In the month since I first analyzed the figures for gender disparity in philosophy, I've become more convinced that although this inequity should be addressed in graduate schools and the professoriate, the most effective time in the career pipeline to attract women is during the undergraduate years.
The sciences have been very effective at increasing the number of women who earn bachelor's degrees, but their efforts have been widespread, sustained, and well-funded. Two things working against a campaign to address gender inequality in undergraduate philosophy departments are:
1. philosophy is a small major; and
2. philosophy is easily overlooked among humanity and social science disciplines in which women make up a majority of students.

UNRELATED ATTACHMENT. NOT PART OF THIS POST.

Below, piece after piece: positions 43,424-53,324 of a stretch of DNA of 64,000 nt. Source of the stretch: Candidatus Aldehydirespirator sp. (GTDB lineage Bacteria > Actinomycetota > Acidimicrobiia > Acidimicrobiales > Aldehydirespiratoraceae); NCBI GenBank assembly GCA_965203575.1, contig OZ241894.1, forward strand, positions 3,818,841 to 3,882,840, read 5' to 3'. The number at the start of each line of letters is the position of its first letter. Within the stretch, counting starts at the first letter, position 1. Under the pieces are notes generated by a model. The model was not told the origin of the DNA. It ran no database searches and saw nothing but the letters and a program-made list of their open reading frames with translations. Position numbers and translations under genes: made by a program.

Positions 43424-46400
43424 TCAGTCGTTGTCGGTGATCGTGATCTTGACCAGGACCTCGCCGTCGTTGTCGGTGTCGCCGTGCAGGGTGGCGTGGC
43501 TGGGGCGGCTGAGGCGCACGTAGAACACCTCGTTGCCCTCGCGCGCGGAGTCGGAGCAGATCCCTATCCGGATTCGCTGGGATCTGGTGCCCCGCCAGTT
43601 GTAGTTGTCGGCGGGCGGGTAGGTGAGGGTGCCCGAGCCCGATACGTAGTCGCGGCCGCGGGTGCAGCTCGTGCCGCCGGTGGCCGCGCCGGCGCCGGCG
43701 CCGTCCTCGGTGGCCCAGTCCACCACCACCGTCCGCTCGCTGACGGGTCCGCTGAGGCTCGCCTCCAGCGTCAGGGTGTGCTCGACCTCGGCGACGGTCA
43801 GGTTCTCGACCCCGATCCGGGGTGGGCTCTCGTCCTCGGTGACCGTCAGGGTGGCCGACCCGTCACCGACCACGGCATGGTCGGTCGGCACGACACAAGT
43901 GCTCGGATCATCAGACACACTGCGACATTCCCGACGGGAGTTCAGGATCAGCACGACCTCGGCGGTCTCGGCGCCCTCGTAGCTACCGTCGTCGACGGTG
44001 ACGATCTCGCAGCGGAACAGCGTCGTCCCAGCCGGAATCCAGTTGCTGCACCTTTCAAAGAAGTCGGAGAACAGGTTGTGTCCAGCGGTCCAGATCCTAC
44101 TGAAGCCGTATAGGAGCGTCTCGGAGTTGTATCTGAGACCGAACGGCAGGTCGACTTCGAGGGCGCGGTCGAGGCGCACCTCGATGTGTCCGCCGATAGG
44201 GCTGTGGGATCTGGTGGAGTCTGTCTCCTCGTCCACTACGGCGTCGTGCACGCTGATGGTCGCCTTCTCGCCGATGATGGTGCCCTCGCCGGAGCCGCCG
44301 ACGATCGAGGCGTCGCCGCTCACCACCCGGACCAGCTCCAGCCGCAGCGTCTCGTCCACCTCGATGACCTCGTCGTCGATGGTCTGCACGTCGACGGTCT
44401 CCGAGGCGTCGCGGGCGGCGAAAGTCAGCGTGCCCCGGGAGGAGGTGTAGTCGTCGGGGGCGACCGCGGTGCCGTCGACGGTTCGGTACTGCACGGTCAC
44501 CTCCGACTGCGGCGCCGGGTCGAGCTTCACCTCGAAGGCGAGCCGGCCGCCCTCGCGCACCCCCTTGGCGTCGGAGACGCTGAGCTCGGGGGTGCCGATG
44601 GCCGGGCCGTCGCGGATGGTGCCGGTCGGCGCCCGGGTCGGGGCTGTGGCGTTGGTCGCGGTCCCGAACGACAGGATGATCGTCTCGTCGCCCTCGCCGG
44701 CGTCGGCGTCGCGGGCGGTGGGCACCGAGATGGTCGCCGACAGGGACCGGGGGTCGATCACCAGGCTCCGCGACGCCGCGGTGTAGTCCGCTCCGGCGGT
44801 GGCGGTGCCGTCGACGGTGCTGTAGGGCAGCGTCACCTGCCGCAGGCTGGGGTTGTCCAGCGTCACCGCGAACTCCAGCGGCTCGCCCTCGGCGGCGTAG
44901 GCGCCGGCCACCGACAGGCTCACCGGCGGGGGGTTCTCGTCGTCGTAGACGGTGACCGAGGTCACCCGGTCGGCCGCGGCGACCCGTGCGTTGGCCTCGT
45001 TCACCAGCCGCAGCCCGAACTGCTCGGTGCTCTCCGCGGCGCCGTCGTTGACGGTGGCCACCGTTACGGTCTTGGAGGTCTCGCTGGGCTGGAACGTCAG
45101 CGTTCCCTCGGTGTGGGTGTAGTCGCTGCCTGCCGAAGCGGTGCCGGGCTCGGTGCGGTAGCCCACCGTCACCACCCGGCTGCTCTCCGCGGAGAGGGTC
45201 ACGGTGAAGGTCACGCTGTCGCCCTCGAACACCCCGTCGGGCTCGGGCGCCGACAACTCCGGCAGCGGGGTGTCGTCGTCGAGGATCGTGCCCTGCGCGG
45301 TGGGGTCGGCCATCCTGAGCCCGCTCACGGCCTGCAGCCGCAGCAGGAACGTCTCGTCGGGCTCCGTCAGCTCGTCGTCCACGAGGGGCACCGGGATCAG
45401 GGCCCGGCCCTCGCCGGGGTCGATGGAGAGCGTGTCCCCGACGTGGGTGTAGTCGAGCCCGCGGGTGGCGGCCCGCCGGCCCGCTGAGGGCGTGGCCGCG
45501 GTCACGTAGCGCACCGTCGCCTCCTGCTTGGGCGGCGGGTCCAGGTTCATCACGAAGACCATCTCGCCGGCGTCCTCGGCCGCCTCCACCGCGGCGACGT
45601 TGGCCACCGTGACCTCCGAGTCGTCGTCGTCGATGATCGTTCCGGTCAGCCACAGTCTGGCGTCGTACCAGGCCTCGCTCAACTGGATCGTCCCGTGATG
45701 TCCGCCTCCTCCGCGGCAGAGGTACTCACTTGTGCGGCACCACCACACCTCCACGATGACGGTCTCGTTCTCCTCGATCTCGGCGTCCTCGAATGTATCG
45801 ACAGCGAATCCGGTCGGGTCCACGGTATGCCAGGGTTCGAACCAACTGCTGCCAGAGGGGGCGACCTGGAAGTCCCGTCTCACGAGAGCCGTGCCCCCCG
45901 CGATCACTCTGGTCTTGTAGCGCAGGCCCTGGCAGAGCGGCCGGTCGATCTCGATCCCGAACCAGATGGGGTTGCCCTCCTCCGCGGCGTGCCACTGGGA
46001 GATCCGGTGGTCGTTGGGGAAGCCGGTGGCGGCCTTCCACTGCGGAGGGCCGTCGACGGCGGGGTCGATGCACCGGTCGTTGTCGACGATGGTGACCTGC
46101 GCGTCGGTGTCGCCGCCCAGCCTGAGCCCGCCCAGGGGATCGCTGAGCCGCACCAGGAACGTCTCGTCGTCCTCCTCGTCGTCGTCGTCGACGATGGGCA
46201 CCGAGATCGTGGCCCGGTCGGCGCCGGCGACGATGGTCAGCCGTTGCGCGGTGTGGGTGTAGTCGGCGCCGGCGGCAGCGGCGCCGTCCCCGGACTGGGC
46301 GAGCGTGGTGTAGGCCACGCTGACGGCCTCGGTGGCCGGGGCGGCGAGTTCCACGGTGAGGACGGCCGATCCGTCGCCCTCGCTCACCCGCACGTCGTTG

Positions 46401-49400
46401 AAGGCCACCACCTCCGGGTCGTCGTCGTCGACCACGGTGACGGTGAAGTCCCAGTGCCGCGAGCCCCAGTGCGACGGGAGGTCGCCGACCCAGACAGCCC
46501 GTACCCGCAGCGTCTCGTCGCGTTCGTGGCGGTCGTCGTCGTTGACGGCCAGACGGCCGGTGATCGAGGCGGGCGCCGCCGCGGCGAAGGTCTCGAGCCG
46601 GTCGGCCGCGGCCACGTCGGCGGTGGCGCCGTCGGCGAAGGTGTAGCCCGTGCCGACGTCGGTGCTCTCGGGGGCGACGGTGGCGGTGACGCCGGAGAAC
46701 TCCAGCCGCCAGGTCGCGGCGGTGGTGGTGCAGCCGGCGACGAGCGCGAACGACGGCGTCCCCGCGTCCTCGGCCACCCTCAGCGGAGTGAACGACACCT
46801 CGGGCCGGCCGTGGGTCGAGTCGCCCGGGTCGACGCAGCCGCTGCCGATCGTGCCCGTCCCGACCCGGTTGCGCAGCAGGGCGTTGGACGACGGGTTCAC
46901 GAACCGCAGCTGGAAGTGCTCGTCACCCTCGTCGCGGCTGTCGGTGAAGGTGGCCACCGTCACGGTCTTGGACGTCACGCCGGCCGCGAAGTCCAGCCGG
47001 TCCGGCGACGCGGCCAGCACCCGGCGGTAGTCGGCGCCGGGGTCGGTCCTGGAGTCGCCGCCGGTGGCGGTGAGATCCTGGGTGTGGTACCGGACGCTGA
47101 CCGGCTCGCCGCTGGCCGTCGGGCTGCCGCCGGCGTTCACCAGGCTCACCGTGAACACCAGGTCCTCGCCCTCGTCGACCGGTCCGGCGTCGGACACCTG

My data, again, come from the National Center for Education Statistics, and the most recent data are for 2005 graduates.
Philosophy is a somewhat smaller major than Anthropology, Chemistry, Drama, Physical Education, or Spanish.
About as many people earn undergraduate philosophy degrees as earn degrees in International Relations, Music, or Radio/TV.
Philosophy is a more popular course of study for undergraduates than is Physics or Geography.
More than 8 times as many students earn a BA in English as one in Philosophy.
Here are how some other fields compare to philosophy in terms of their gender distribution.
Below is the percentage of degree-earners who are women:
Biology & Biomedical Sciences 62%
Foreign Language & Literature 71%
Mathematics & Statistics 45%
Political Science 47%